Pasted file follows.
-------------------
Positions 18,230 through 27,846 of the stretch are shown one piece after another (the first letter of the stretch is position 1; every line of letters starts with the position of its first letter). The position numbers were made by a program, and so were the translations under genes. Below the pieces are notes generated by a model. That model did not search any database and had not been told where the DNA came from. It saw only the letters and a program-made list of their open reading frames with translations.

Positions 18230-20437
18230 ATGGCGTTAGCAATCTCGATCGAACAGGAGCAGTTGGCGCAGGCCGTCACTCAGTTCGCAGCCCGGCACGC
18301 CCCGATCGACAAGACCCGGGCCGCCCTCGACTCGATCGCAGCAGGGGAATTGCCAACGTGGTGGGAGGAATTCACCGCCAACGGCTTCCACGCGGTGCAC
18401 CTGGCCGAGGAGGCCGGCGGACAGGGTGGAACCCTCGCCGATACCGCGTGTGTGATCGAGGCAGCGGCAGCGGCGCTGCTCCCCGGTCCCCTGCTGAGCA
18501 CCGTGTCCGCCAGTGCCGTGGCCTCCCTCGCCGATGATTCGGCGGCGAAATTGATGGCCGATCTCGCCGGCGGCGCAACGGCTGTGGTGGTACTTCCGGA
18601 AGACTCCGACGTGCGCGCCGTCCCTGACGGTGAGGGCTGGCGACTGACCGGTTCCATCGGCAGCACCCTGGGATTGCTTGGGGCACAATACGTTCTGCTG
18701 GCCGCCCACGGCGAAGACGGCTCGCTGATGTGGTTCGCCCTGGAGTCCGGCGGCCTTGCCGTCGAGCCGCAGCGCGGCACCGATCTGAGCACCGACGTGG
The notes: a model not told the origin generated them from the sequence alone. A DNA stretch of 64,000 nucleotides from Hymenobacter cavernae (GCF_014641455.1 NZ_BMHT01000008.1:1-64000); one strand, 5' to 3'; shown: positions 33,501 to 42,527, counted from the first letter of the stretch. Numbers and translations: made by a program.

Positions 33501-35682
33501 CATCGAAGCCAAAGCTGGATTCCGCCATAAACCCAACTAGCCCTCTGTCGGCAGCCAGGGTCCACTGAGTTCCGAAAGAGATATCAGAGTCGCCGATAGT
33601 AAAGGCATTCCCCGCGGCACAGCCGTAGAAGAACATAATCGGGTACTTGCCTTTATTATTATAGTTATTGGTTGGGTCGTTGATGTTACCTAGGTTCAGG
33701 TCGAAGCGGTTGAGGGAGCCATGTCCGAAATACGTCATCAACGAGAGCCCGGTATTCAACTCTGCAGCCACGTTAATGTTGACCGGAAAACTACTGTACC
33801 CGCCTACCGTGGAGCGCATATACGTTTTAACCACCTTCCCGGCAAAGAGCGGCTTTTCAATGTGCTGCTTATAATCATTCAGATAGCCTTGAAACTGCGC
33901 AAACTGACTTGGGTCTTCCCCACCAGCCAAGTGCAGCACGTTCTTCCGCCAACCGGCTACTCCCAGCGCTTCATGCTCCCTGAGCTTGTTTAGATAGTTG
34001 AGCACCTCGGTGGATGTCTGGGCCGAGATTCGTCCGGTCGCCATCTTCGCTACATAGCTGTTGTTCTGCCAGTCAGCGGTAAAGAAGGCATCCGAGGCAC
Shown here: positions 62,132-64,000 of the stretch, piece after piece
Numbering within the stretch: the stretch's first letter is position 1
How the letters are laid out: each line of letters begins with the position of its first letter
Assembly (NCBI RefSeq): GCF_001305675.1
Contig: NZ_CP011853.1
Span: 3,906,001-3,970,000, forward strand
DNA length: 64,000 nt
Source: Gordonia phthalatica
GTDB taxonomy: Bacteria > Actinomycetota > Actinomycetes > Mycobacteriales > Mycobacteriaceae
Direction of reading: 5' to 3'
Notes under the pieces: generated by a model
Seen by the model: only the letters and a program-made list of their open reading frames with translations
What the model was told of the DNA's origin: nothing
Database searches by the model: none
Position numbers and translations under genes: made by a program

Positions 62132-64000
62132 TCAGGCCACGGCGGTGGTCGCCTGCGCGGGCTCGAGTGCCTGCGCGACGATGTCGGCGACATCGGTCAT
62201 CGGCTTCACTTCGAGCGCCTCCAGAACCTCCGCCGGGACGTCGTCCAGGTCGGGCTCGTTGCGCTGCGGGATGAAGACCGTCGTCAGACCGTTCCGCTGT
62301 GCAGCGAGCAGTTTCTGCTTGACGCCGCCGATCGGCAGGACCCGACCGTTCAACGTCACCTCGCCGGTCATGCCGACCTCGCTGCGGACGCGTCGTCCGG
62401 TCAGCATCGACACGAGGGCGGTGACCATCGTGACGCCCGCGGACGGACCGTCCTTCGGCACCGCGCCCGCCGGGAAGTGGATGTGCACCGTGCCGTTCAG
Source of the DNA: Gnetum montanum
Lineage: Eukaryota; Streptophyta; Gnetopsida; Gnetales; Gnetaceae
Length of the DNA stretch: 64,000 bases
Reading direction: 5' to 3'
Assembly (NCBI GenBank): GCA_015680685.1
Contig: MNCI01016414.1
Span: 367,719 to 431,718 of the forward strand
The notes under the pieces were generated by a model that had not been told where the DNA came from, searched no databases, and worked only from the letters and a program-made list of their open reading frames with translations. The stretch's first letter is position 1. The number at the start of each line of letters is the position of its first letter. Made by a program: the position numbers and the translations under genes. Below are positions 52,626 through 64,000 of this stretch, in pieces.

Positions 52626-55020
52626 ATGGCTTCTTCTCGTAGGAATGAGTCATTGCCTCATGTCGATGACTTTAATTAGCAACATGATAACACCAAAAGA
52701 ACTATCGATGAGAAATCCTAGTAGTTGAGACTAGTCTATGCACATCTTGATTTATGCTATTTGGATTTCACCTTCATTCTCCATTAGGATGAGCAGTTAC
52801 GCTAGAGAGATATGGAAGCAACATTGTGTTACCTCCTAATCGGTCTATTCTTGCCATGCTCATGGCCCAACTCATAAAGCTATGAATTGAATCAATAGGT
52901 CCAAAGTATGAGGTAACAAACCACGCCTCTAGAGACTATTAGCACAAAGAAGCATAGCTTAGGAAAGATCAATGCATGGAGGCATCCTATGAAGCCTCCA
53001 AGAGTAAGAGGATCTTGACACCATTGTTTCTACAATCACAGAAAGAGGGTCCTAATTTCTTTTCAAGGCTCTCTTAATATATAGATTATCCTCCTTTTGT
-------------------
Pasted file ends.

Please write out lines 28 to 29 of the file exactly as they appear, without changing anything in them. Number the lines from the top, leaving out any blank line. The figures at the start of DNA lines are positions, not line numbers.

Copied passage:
Seen by the model: only the letters and a program-made list of their open reading frames with translations
What the model was told of the DNA's origin: nothing